All is Not Lost Preventing Theft & Increasing Transparency

 In the language of retail, it’s called shrinkage—the percentage of loss experienced by a business due to theft. Co-ops and condos  may not use the same term for it, and they don't have displays of handbags or  jewelry to safeguard, but they are not immune to the problem. Equipment,  supplies, and other assets all cost buildings and their residents money—and the stalled economy has made certain types of thievery more attractive to  the unscrupulous (and the desperate).  

 “Currently we are seeing quite a bit of copper—such as piping and decorative ornaments—being stolen from buildings,” says Karyl Dicker Foray, CIRMS, CRIS, an insurance broker and risk management  consultant for Rosenthal Brothers, Inc. based in Deerfield.  

 Copper-snatching may be a relatively new development, but Craig Greene, CPA/CFF  with McGovern & Greene, LLP, a forensic accounting firm in Chicago, explains that more  traditional forms of theft have never gone out of style. “My experience includes an on-site management agent establishing a fictitious  vendor—a repair and maintenance company—and directing payments to it,” he says. “He then created fictitious invoices that he approved and had the accounting  department deliver the checks to him, which he then kept.”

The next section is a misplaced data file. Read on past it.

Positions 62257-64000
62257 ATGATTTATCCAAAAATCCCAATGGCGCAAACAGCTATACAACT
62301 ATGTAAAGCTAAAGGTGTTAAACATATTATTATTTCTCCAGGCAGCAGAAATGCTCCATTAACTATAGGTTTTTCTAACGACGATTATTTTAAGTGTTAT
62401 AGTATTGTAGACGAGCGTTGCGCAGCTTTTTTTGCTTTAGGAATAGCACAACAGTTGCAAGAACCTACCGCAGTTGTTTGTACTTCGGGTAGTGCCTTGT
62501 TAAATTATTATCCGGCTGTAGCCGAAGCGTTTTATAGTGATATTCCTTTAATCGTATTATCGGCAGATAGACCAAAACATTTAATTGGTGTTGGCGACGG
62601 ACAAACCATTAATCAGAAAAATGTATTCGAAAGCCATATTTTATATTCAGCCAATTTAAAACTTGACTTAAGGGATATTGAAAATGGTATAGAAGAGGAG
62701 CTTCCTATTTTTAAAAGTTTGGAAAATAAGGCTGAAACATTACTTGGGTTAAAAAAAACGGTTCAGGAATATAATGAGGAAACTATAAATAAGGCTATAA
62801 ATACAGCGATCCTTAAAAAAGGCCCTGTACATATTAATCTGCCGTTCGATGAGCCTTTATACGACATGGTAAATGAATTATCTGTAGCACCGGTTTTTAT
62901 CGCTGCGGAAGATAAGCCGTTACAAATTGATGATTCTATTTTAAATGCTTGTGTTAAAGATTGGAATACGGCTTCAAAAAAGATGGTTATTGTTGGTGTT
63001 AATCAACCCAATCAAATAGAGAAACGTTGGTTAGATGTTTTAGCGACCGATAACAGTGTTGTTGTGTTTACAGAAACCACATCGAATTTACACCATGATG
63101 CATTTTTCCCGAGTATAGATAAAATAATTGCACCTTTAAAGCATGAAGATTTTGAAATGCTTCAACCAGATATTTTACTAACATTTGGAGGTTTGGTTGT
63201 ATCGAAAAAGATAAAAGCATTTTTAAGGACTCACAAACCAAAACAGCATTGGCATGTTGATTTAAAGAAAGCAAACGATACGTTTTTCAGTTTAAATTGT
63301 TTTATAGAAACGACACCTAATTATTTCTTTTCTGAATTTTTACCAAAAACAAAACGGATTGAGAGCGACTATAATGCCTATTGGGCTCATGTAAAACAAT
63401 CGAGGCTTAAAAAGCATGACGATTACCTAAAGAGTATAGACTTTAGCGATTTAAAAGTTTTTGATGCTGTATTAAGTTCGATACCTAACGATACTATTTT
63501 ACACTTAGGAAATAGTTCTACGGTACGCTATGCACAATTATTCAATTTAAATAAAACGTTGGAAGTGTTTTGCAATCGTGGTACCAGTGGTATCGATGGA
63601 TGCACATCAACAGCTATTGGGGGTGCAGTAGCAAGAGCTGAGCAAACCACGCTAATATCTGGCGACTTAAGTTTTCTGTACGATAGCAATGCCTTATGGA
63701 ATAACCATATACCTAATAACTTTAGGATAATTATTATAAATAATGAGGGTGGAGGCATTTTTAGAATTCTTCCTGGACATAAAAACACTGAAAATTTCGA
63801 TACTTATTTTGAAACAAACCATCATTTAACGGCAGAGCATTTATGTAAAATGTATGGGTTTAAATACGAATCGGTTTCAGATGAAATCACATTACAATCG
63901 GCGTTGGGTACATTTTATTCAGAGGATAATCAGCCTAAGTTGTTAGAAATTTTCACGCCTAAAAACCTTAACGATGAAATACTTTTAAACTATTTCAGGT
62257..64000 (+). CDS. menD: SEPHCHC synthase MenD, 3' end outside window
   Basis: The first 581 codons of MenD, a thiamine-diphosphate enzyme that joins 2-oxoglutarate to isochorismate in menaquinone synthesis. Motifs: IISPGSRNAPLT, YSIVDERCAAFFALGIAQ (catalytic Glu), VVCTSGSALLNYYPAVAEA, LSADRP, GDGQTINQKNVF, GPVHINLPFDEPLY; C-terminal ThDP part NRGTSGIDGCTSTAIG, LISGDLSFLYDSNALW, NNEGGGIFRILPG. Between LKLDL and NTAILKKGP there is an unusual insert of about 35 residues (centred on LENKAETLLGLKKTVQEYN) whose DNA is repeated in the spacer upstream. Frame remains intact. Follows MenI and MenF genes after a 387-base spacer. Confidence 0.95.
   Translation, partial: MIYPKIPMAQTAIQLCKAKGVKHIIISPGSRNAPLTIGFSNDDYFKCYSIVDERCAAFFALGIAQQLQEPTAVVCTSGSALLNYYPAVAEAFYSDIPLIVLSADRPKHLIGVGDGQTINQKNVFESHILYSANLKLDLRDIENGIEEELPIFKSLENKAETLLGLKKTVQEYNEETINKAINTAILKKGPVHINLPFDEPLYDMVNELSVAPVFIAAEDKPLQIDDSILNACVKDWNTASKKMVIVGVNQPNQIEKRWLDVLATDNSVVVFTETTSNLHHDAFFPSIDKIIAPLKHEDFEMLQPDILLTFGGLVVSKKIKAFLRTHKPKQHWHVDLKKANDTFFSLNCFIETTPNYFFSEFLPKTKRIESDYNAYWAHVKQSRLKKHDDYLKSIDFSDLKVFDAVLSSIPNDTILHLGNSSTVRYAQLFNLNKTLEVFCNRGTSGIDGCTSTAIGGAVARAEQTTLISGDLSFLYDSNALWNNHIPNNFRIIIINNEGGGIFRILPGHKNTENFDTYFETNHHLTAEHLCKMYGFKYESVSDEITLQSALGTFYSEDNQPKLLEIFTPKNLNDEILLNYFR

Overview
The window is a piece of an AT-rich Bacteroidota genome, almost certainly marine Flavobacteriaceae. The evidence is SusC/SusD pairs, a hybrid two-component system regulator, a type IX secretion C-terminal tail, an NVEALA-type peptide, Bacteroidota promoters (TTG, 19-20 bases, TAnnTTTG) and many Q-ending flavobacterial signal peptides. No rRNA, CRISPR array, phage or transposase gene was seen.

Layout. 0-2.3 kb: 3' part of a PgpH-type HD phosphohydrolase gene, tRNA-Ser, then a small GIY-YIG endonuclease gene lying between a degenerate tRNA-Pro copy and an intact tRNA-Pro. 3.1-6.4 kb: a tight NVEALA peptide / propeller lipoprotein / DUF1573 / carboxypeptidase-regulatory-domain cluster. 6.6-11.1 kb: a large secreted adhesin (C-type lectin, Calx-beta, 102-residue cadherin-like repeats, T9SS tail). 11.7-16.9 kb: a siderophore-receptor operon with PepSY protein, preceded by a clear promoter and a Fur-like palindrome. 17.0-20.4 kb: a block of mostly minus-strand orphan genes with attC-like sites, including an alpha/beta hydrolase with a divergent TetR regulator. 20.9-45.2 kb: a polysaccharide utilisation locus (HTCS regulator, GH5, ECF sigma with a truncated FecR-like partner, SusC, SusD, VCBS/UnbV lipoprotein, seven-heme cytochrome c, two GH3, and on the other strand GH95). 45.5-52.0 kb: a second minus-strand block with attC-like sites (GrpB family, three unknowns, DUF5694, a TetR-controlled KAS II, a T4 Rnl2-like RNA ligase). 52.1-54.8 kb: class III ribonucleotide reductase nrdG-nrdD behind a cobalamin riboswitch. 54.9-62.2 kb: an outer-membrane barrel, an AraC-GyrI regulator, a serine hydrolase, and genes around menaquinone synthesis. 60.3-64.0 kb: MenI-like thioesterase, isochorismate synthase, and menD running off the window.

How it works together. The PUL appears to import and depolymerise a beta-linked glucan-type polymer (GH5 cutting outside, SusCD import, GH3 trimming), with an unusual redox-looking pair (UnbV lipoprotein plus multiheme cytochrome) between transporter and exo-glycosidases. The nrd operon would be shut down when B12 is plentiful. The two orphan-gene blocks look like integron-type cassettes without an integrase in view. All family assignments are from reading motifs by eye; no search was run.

Another issue involved the chief financial officer of a management company who  conspired with a painting contractor to embezzle from a number of properties. “The painting contractor issued fictitious invoices that were paid to the  contractor by the CFO, who in turn split the profits of the payments with the  painter,” says Greene.  

 The scenarios don’t stop there. Greene recalls both on-site property managers and board members  skimming revenues. “I have had several cases where people pocketed cash revenues such as clubhouse  rental fees, deposits for automatic gate openers and vending machine  collections.”  


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